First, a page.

I would hear the emphasis by Jesus and Paul on love as being the key in where we look for whatever the 'greatest' reality or experience for humans lies. It is staying open, curious and expecting love to still become more real and present and conscious in our lives where we should look for both our own mortal future and that of our whole race. Paul said it so clearly, that it is not visions of afterlife, hope or faith or 'somewhere else' that should excite us and keep us full of hope and belief but it is 'love only that is the greatest of all things' and nothing else, certainly not some other place even taken metaphorically. For it is only in the world that we humans can come to experience love to its fullest most conscious extent. It is our earthiness and not just our sacred aspect that makes the fullness of love possible. It is not just a heavenly reality but is necessarily for us an earthly one. We are way too quick to give up on our search for love and the mystery of how it can become fully developed and conscious in a human life and in our whole human culture. This all requires 'this world and its physicality' to be its fullest realization. For it has to do with the unity of 'heaven and earth', of ' flesh and spirit', of 'agape(unconditional loyalty), phileo(enjoyed friendship) and Eros(visceral bodily attraction).' We stray from our rightful place as humans when we surrender to one or the other of the opposites. Just as we seek to not abide only in the earth and the flesh, neither should we rush only toward heaven and the spirit. Love can only happen and become fully conscious when the opposites are united and balanced, neither overshadowing the other.
The experience of human love for another I have to conclude can be something 'in this world' that having experienced a human would have to confess, "There can be nothing anywhere anytime that can be more Sacred and God filled than this...love. Any attempt to seek something better or more than such love can only result in something that is less." Such love would cause one to have no desire to find anything sweeter, anything more ecstatic or anything more godly or heavenly than they know they have already found still in this world. This is what I believe is humanly possible and it is what I think most of the symbolic salvation language including the meaning of 'The Christ' and the life of Jesus are actually all about at the psychological/spiritual level.
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So the greatest goal in life becomes not to get somewhere else called heaven that is not possibly available here and now. But it is to take with us the highest conscious experience of 'love' that it lies within us to have as the gift of God. It stays all important for as long as we are mortal human to be 'looking for' and hopefully 'finding and seeing' love in this world which is our very special home. That means that the continued spiritual/psychological development process whose goal is the fullest consciousness of love is the only fully worthy goal of a human life. And I think this goal alone can prevent a human from mistakenly shifting to a goal of a 'there', another world and place, that is not our real home at all.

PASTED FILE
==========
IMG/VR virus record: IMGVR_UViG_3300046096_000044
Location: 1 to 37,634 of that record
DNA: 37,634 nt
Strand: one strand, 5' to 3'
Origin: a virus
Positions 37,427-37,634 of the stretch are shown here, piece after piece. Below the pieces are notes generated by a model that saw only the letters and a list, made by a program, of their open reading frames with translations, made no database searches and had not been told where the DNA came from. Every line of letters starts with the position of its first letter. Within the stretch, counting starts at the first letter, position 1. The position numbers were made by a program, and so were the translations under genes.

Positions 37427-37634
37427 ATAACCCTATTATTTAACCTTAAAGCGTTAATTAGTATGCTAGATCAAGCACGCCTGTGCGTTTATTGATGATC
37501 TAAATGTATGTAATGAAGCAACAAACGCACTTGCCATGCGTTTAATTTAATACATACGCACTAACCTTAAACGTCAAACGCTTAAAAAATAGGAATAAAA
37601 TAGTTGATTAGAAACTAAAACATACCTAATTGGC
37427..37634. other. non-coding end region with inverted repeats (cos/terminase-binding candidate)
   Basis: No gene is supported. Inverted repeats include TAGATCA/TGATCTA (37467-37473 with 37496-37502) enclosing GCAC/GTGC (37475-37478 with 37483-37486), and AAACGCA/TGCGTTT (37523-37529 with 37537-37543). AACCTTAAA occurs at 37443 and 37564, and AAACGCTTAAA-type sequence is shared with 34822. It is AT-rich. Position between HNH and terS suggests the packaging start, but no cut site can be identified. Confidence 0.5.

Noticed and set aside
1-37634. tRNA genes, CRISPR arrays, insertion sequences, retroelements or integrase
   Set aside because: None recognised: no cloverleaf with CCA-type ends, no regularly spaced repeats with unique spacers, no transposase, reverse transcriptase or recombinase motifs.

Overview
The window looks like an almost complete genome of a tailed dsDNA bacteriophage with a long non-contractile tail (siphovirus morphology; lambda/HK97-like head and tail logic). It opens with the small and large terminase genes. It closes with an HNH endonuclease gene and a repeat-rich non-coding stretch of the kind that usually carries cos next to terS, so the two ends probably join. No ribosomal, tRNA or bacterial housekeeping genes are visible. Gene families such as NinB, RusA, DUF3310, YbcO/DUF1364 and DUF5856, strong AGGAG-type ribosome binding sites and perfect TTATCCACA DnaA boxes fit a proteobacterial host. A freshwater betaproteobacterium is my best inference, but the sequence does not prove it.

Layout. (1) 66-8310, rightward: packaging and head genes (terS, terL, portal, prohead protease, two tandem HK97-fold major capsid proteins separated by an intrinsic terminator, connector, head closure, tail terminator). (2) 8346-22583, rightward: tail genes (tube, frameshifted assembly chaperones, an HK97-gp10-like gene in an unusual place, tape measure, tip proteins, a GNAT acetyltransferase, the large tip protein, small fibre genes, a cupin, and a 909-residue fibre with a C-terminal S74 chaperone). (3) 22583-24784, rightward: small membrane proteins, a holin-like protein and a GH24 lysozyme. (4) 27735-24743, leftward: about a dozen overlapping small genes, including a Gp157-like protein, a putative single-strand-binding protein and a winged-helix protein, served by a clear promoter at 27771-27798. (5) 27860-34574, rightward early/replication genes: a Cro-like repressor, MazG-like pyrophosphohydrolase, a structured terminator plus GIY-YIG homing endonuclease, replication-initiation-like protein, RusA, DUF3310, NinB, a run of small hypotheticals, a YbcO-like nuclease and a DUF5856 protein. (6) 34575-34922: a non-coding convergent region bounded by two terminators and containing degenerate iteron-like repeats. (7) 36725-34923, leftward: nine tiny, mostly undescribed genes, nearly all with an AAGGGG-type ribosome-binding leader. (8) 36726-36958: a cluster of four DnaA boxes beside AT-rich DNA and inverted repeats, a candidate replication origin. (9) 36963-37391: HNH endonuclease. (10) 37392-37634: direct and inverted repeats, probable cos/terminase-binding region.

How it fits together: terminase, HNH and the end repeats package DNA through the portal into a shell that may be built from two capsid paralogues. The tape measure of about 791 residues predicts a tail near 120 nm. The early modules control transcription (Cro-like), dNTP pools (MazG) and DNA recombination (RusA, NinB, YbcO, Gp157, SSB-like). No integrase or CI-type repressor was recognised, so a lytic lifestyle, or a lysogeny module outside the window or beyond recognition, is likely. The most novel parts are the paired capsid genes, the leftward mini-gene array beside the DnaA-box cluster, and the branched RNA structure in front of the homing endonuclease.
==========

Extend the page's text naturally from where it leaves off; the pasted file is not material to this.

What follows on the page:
If your closing meditation sentence of symbols were taken to be a description of the Individuation process that takes place in this world and in our embodied spirits by uniting our mortal selves with what was once to us the 'other world of the Sacred', then it uplifts my spirit and encourages me to continue to not ever consider that anything is more important for a goal of life than the conscious happening of human/Sacred love. All of the symbols in that statement including Christ, Eternal Son, Reconciliation, God and Father are part of the symbolic language of the Collective Unconscious and they all refer to realities that wait to be discovered within ourselves and are aspects of the process that leads to a close approximation of consciously realized 'Infinite Love'
On Sun, 12 Dec 2010 06:51:38 -0500 "Edward Fudge" <email@example.com> writes:
THIS WORLD IS NOT MY HOME
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The larger truth, as we all know in our most serious moments, is that this world is preparatory to another, for which God is doing all that we will allow to get us ready. "Our citizenship is in heaven. And we eagerly await a Savior from there, the Lord Jesus Christ" (Phil 3:20). "Those who buy something [should behave] as if it were not theirs to keep; those who use the things of the world, as if not engrossed in them. For this world in its present form is passing away" (1 Cor 7:30--31). Bernard of Cluny was right--"Brief life is here our portion, the tearless life is there."
Immortality is Christ's accomplishment and the Christian's hope. Mortality is what I am encountering more and more frequently in daily experience. The notion that we don't have time to be sick, or that infirmity only comes to other people, quickly vanishes when illness actually strikes. The truth is that from the day we leave the womb, we are dying people living in broken bodies in a fallen world. Sickness is not the wonder -- wellness is the grace. Saying so is not yielding to morbidity but simply telling the truth.
We live, die, and, after the resurrection, meet our Maker. To the believer, that is a sweet promise, not a threat or a warning. The "good news" of the gospel is (as the contemporary communion meditation in the Book of Common Prayer reminds us), that God "in [his] infinite love made us for [himself], and when we had fallen into sin and become subject to evil and death, [he] in his mercy, sent Jesus Christ, [his] only and eternal Son, to share our human nature, to live and die as one of us, to reconcile us to [himself], the God and Father of us all." He will never leave us or forsake us now and nothing can separate us from his love. Hallelujah!